Time and time again the portrait photographers on this show have told me that in person sales are great. Scary at first, but great. Portrait Photographer Brent Watkins in one example of this, from episode 95. He even projects his clients’ images up on a wall nice and large, so that it’s more impressive. Clients can experience the rush of seeing their photos for the first time while he guides them through it. I’ve just started doing in person sales this year, and – no joke – the first time I sold just over mid 4 figures in wall hangings. Granted, I was nervous. To be exact, I was nearly hyperventilating on the way to the post-session sales session at my client’s house, and when I got there, I felt physically sick. I’m an introvert, mind you, and I don’t naturally enjoy talking about money. However, I knew I had to try it sometime. So I showed up and walked them through the presentation on my laptop (I don’t project them onto a wall yet). I was able to see their reactions first-hand, and noted that they particularly enjoyed seeing the photo mockups of their photos placed on living room walls, which I did in Photoshop. By the end of the meeting, they told me what they wanted, and I stumbled out of there with a large deposit in my hands, bewildered.

I’m not saying this will happen to everyone the first time you do in person sales, but on average, I would bet my camera that in person sales, when appropriate to the situation, will bring in more money on average than simply sending your clients a link to a photo gallery. I do have to add that today I do in person sales for my senior high school, family portrait, and equine clients. For my corporate head shot photography, in most cases it’s more appropriate to select the best photos for them and send them a link to their online gallery, which they seem to prefer in order to save time. So it depends on the type of shoot and the type of client you’re working with.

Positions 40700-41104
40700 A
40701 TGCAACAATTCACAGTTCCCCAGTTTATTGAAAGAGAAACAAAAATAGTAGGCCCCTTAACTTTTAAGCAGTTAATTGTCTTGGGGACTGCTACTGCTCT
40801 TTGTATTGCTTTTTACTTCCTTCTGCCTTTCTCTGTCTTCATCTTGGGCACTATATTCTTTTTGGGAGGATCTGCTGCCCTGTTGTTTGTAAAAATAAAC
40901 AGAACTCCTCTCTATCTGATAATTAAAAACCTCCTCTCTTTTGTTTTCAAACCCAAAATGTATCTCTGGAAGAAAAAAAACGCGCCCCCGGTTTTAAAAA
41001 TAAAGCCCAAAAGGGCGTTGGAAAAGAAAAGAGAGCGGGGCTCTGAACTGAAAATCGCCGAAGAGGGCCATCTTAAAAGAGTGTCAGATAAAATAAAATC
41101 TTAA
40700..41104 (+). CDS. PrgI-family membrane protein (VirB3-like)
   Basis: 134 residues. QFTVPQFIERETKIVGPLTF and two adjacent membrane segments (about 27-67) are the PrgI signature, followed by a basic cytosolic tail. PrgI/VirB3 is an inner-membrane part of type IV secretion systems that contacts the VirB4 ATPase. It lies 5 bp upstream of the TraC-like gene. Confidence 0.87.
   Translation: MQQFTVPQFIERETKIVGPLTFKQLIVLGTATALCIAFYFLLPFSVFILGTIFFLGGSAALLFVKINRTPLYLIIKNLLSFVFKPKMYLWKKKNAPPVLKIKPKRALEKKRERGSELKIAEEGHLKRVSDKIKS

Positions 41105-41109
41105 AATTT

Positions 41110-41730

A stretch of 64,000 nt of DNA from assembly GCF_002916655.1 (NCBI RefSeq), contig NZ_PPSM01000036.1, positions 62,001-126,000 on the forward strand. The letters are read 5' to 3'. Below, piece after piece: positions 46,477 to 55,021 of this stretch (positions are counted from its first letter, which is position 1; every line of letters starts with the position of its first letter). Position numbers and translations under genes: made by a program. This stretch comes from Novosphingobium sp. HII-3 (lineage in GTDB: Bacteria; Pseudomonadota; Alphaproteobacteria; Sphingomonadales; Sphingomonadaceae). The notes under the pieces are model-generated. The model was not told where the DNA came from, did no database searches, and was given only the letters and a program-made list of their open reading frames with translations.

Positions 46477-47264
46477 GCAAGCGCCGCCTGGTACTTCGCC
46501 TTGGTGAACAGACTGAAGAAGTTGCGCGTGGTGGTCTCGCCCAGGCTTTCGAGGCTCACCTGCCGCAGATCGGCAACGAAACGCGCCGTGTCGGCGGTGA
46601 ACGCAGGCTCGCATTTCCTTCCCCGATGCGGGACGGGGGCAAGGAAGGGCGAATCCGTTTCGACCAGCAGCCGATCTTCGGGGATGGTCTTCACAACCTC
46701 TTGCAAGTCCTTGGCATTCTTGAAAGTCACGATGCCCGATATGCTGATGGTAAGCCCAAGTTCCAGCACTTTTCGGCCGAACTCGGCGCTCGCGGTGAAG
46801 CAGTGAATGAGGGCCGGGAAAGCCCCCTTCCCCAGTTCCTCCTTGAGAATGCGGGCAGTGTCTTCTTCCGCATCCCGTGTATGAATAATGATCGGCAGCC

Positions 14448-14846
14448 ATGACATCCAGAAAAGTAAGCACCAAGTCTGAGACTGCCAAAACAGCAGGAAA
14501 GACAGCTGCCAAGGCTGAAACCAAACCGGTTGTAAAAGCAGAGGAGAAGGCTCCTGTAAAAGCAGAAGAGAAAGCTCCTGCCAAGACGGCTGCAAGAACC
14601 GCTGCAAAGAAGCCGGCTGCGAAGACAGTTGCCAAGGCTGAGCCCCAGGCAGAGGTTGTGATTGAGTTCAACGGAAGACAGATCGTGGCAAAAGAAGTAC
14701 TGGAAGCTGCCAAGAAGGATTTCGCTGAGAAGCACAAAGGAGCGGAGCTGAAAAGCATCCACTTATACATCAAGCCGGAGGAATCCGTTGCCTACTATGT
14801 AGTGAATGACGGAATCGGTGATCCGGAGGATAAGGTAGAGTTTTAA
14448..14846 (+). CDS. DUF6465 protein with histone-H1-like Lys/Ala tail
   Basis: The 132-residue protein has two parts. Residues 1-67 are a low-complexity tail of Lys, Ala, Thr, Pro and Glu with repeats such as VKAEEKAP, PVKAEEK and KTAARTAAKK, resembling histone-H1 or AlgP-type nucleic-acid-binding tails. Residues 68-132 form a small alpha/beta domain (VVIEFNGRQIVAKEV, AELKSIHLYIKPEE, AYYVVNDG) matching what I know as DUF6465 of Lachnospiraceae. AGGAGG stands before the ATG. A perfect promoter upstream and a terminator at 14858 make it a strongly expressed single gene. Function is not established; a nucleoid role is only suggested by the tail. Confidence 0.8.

5. As photographers, we’re all in this together.


It’s all about collaboration, not competition. We need to help each other. This podcast has caused me to go out and network with other photographers. Not just via Skype, but in person. I generally don’t view other photographers as competition, because I believe there are enough customers for everybody. In fact, it’s nice knowing photographers in my area I can send customers to that are not the best fit for my skill set.

6. If you’re just starting out as a professional photographer, find a mentor.


I can’t stress this enough. Mentorship is great. You need it, because you don’t know what you don’t know. It also makes you feel less alone and isolated. And it’s wonderful to have a cheerleader on your side. This year, I’ve been mentored by the one and only Scott Bourne from episode 33, and it’s been awesome. He’s shared his wisdom with me, given me tips on my business, helped me to analyze myself, and has taught me to think bigger. Scott, if you’re listening, thank you, thank you, thank you. I’m honored to call you my mentor, and my friend.

Finding a mentor doesn’t have to be complicated or hard, by the way. You could reach out to a photographer in your city that you look up to, and proposition them — in a non-creepy way, please. It’s as simple as asking them if they would share some of their knowledge with you. Or, there may be a photographer online that you like. Reach out to them. The main thing is to reach out and ask. They won’t always say yes, but all you need is one yes.

Now let’s go out and build the photography business of your dreams!

  1. Thanks Chamira you are no doubt one of the future thought leaders in this industry. And as far as the mentoring goes – all I’ve done is help you unlock all the stuff you already knew. The honor is mine and congrats on episode 100.

  2. ScottBourne Thank you! Your encouragement and guidance have been invaluable and eye-opening to me. A total game changer! I like to give honor where honor is due. 🙂